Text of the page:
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Jenkins v. Social Security Administration

United States District Court, M.D. Tennessee, Nashville Division

June 21, 2017

PAMELA JENKINS, Plaintiff,
v.
SOCIAL SECURITY ADMINISTRATION, Defendant.

          MEMORANDUM OPINION

          THOMAS A. WISEMAN, JR. SENIOR DISTRICT JUDGE

         Pending before the Court is Plaintiff Pamela Jenkins' Motion for Judgment on the Administrative Record (Doc. No. 14), to which Defendant Social Security Administration (SSA) has responded (Doc. No 18). Plaintiff did not file a reply to the SSA's response. Upon consideration of the parties' briefs and the transcript of the administrative record (Doc. No. 10), [1]and for the reasons set forth below, Plaintiffs Motion for Judgment will be DENIED and the decision of the SSA will be AFFIRMED.

         I. Magistrate Judge Referral

         In order to ensure the prompt resolution of this matter, the Court will VACATE the referral to the Magistrate Judge.

         II. Introduction

         Plaintiff filed an application for supplemental security income ("SSI") under Title XVI of the Social Security Act on January 7, 2011, [2] alleging disability onset as of January 7, 2011, [3] due to HIV infection, schizophrenia and bipolar disorder. (Tr. 141.) Her claim to benefits was denied at the initial and reconsideration stages of state agency review. Plaintiff subsequently requested de novo review of her case by an Administrative Law Judge (ALJ). Plaintiffs case was heard on March 29, 2013, when Plaintiff appeared with counsel and gave testimony. (Tr. 26-61.) Testimony was also received from an impartial vocational expert. (Id.) At the conclusion of the hearing, the matter was taken under advisement until April 30, 2013, when the ALJ issued a written decision finding Plaintiff not disabled. (Tr. 6-21.) That decision contains the following enumerated findings:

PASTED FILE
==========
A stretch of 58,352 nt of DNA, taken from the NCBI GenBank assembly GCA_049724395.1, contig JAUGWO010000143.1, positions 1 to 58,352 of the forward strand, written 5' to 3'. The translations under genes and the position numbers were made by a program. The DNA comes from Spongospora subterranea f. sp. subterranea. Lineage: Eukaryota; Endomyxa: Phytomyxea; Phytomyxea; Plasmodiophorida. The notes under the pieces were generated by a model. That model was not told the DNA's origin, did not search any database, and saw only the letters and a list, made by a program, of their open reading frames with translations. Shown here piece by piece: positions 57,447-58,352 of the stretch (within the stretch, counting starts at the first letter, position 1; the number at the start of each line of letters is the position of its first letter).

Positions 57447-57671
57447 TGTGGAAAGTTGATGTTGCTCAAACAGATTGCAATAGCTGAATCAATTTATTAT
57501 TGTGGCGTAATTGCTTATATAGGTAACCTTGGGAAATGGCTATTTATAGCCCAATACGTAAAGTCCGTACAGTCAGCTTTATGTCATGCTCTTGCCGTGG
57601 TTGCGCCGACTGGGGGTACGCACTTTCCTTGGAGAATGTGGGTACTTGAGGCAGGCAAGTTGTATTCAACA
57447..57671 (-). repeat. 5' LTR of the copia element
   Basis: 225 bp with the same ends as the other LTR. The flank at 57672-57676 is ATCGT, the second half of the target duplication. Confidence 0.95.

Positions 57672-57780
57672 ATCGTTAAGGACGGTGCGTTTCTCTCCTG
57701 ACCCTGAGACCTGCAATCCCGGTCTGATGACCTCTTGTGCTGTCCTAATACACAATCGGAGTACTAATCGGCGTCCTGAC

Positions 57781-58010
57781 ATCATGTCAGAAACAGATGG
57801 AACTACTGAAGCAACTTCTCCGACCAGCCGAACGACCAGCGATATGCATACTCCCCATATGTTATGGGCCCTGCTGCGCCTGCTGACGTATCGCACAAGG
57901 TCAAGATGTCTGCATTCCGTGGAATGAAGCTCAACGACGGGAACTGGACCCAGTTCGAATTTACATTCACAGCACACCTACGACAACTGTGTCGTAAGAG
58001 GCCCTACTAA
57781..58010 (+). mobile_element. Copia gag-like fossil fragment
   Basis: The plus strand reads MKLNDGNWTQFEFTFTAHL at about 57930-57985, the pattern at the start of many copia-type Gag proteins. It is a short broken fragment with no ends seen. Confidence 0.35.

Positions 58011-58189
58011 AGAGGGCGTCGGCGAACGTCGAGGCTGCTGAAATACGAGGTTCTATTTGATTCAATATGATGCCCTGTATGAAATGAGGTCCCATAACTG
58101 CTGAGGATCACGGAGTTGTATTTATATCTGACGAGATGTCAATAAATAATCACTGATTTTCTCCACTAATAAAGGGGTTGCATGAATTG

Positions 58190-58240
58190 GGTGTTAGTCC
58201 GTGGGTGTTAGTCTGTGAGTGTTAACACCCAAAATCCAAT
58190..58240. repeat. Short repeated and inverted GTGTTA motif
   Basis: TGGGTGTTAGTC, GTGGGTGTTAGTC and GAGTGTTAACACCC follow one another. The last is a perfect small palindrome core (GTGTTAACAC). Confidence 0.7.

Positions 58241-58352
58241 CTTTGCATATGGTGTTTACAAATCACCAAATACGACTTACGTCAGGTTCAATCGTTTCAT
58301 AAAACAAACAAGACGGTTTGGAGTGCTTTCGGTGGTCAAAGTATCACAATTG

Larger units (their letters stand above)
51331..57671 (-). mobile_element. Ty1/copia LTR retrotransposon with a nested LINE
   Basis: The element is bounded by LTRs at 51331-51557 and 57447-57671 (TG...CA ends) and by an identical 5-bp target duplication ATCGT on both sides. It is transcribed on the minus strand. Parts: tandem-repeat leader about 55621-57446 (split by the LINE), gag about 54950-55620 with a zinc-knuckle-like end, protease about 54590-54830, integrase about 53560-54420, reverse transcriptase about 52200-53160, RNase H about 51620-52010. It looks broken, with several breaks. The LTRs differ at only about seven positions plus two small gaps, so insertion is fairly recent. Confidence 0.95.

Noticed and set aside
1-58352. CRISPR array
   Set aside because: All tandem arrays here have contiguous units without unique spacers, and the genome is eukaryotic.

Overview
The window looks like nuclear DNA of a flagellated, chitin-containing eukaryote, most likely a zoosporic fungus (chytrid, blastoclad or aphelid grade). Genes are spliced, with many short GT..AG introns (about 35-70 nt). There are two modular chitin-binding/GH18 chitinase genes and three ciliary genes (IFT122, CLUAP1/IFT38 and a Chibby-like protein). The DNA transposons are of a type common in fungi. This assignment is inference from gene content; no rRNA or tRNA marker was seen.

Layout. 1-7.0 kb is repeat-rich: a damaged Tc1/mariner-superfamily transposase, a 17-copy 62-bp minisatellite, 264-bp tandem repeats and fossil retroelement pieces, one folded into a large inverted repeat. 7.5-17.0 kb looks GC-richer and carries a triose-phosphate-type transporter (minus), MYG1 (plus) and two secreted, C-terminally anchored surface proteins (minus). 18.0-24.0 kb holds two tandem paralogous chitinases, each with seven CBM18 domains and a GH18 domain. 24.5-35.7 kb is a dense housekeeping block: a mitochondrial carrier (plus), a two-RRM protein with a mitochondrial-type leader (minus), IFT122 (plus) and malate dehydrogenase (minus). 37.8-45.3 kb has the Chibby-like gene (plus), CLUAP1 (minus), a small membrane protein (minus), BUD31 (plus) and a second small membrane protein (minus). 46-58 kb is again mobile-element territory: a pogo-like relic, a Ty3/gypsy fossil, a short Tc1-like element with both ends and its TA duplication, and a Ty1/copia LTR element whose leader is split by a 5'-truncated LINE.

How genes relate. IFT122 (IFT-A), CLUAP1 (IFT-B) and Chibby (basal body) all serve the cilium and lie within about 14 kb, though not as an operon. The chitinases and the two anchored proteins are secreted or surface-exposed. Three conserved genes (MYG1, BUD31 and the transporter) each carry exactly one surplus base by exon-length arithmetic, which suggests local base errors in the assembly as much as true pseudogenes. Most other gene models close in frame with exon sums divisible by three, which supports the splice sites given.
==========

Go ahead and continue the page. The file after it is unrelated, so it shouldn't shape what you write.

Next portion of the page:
1. The claimant has not engaged in substantial gainful activity since January 7, 2011, the application date (20 CFR 416.971 et seq.).
2. The claimant has the following severe impairments: HIV infection, lumbar degenerative disc disease, osteoarthritis of the left shoulder and hand; and bipolar disorder (20 CFR 416.920(c)).
3. The claimant does not have an impairment or combination of impairments that meets or medically equals the severity of one of the listed impairments in 20 CFR Part 404, Subpart P, Appendix 1(20 CFR 416.920(d), 416.925 and 416.926).
4. [T]he claimant has the residual functional capacity to perform sedentary work as defined in 20 CFR 416.967(a) except she cannot more than frequently reach overhead, handle or finger with her left arm and hand; is limited to simple repetitive work; cannot maintain attention and concentration for more than two hours without interruption; and cannot interact with the public.
5. The claimant has no past relevant work (20 CFR 416.965).
6. The claimant was born on October 20, 1970 and was 40 years old, which is defined as a younger individual age 18-44, on the date the application was filed (20 CFR 416.963).
7. The claimant has a limited education and is able to communicate in English (20 CFR 416.964).
8. Transferability of job skills is not an issue because the claimant does not have past relevant work (20 CFR 416.968).
9. Considering the claimant's age, education, work experience, and residual functional capacity, there are jobs that exist in significant numbers in the national economy that the claimant can perform (20 CFR 416.969 and 416.969(a)).
10. The claimant has not been under a disability, as defined in the Social Security Act, since January 7, 2011, the date the application was filed (20 CFR 416.920(g)).

(Tr. 11-13, 16-17.)

         On June 17, 2014, the Appeals Council denied Plaintiffs request for review of the ALJ's decision (Tr. 1-5), thereby rendering that decision the final decision of the SSA. This civil action was thereafter timely filed, and the court has jurisdiction. 42 U.S.C. § 405(g). If the ALJ's findings are supported by substantial evidence based on the record as a whole, then those findings are conclusive. Id.